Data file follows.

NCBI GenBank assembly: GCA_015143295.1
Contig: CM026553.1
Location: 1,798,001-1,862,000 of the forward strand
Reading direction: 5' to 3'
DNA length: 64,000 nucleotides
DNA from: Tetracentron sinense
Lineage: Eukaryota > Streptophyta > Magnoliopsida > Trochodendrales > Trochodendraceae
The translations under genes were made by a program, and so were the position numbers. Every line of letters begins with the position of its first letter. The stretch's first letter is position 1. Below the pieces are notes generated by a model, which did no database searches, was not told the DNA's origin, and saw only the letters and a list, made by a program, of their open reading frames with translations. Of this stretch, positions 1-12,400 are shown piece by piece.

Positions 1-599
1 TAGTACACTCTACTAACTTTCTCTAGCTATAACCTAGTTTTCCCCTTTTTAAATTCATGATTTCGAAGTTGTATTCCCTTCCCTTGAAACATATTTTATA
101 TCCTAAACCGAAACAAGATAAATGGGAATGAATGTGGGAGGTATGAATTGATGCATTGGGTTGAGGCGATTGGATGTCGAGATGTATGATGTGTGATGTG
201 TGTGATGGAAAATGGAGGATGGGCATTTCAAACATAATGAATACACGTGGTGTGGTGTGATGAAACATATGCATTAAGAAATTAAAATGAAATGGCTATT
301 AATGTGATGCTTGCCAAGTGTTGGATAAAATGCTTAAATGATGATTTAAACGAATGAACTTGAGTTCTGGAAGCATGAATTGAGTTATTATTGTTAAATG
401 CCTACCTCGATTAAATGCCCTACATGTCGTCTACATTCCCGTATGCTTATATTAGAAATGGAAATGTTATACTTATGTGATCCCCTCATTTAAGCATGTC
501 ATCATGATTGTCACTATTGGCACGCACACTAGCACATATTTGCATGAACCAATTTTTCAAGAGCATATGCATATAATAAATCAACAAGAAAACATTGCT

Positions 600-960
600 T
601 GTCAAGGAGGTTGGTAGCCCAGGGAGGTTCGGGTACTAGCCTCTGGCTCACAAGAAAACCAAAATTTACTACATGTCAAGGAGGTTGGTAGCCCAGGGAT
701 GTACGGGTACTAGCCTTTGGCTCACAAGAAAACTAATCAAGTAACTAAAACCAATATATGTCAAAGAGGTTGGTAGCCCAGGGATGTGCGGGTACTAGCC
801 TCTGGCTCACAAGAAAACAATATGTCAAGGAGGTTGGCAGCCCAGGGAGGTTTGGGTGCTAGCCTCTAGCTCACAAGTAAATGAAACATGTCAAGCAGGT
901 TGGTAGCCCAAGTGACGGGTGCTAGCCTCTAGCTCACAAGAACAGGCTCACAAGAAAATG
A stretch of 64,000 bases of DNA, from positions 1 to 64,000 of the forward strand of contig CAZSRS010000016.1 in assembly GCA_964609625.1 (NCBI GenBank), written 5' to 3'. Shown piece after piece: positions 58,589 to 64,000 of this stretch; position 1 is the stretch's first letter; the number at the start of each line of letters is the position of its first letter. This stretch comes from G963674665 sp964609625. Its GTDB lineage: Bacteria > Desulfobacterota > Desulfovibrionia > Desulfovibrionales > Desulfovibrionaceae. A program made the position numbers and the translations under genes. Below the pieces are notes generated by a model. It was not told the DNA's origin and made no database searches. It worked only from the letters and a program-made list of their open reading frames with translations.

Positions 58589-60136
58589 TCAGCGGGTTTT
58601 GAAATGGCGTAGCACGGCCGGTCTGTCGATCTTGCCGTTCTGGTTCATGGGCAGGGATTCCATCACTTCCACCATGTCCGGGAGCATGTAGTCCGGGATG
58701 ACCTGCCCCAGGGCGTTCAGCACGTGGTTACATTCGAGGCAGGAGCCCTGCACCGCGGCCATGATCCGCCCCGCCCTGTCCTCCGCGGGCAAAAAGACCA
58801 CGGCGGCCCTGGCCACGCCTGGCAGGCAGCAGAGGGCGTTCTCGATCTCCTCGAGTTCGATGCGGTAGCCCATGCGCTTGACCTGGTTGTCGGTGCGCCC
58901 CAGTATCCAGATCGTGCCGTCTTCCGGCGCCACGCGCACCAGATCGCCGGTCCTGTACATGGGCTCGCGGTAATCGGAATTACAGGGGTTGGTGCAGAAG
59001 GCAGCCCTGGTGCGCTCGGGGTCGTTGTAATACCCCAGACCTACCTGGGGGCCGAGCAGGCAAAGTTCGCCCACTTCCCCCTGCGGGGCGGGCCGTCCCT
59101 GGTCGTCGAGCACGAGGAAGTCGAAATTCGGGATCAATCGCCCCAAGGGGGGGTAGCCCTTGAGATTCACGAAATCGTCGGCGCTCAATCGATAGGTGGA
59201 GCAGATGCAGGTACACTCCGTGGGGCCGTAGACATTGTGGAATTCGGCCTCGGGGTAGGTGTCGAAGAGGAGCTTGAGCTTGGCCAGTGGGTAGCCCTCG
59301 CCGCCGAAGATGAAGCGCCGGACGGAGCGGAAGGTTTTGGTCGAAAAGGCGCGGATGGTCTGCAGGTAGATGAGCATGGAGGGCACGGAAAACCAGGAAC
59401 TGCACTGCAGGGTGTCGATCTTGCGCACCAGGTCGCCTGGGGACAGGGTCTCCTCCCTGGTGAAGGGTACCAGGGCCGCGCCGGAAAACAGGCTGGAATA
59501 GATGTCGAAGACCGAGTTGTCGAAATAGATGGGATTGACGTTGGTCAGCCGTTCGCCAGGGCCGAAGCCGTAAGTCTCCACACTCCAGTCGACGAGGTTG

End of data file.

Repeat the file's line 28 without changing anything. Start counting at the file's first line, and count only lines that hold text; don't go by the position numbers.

58901 CAGTATCCAGATCGTGCCGTCTTCCGGCGCCACGCGCACCAGATCGCCGGTCCTGTACATGGGCTCGCGGTAATCGGAATTACAGGGGTTGGTGCAGAAG